It might seem wild to think that something as simple as the pencils we use every day are so closely related to a precious stone, but they both consist of a single carbon atom bonding to four other carbon atoms. The only thing that makes them different is in the molecular structure of these atoms—diamond's carbon atoms are arranged tetrahedrally, in a three-dimensional way that makes them very hard to separate, whereas graphite's structure is nearly two-dimensional and therefore easier to separate and manipulate.

7. Lab-grown diamonds were first made in the 1950s.

Lab-grown diamonds are chemically and structurally identical to mined diamonds. Although it took the Federal Trade Commission until 2018 to amend their jewelry guidelines to remove the distinction between natural diamonds and synthetic diamonds, lab diamonds were first created in the 1950s. However, these were generally very small lab-made diamonds and only used for industrial purposes.

But these diamonds, funded by General Electric, were just the start of something that would revolutionize the jewelry industry in just a few decades. Nowadays, lab-created diamonds have the same chemical components, aesthetic, and beauty of the natural diamondusually at a fraction of the cost and a much clearer conscience. 

8. There are two very different ways to create lab-grown diamonds.

There are two possible ways to create diamonds in a lab: High Pressure-High Temperature (HPHT) or Chemical Vapor Deposition (CVD). The High Pressure-High Temperature method creates diamonds by replicating the extreme heat (over 4500 degrees Fahrenheit) and pressure of the Earth's mantle to melt carbon atoms and bonding them to form a diamond. Chemical Vapor Deposition, which is regarded by the diamond industry as the superior method, heats carbon-rich gas until it turns into a vapor, and those vapors crystalize around a small diamond crystal seed.

Lab-grown diamonds also grow much more quickly than natural diamonds, and a single carat can be grown in about a month.

9. Lab diamonds are friendlier to the environment and the wallet.

For every single carat of real diamond mined, nearly 6000 pounds of mineral waste is created. Creating diamonds in a lab also virtually eliminates mining injuries and cuts out the need to trade within the diamond industry, significantly cutting what it costs to get the diamond from its origin to the consumer. Lab-grown and man-made diamonds typically cost around 25% of what a natural diamond costs because of the convenience of not having to go through a supply chain. This means adding extra sparkle into engagement rings, earrings, necklaces, and more—without breaking the bank for consumers.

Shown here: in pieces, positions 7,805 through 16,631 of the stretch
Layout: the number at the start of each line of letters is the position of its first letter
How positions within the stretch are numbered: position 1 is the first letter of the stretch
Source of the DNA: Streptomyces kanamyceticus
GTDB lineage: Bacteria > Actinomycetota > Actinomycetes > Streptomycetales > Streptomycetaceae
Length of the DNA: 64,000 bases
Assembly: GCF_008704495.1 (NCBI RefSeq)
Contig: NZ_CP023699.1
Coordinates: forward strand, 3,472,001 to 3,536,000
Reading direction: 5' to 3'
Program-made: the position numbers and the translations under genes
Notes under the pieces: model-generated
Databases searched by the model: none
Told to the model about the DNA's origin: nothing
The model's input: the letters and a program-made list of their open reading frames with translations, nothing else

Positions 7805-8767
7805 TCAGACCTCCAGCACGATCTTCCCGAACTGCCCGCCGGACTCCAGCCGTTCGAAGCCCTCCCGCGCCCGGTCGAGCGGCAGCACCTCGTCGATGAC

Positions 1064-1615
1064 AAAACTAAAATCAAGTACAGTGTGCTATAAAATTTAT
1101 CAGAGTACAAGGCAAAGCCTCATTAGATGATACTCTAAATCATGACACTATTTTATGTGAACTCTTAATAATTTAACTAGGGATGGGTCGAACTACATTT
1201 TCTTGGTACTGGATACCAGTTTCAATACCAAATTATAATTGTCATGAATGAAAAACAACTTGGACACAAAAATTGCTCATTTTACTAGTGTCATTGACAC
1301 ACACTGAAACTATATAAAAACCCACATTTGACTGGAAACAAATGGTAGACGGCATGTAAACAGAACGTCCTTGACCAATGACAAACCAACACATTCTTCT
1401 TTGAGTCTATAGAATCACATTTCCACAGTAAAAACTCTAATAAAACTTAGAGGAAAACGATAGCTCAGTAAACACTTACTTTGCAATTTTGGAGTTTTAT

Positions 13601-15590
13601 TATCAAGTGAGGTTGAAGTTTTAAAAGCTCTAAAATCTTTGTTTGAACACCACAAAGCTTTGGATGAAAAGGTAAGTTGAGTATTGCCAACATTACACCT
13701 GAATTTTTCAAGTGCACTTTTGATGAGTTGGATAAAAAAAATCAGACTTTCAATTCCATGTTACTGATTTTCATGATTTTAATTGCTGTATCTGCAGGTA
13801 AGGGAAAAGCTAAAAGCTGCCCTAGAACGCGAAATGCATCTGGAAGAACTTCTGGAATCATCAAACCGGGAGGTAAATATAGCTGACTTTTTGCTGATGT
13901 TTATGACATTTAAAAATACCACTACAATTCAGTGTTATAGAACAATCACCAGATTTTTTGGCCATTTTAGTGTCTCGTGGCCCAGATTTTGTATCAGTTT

There are also ethical advantages to lab-grown diamonds, too, including eliminating blood diamonds and helping with the issue of child labor.

10. Synthetic diamonds are available in virtually every shape and size.

Lab-grown white diamonds boast near-perfect clarity. But sometimes, shoppers are looking for something a little different. The aesthetic appeal of synthetic diamonds is a big variety of choices. If you're looking for custom gemstones with very specific carat weight, color, and shine, synthetic diamonds make this possible because they can be virtually made to order. This is where pink diamonds, black diamonds, and even green diamond rings come into play. The possibilities are endless.

The jewelry industry has made it easier than ever for consumers to obtain synthetic diamonds they can afford, rather than having to opt for cheaper cubic zirconia jewelry—which isn't guaranteed to last.

Whether it was formed in the Earth's mantle billions of years ago, or in a lab last month, a diamond is forever. If you would like more information on diamonds, whether natural diamonds or synthetic, or are having trouble accessing our shopping tools, contact our support team. We'd love to chat!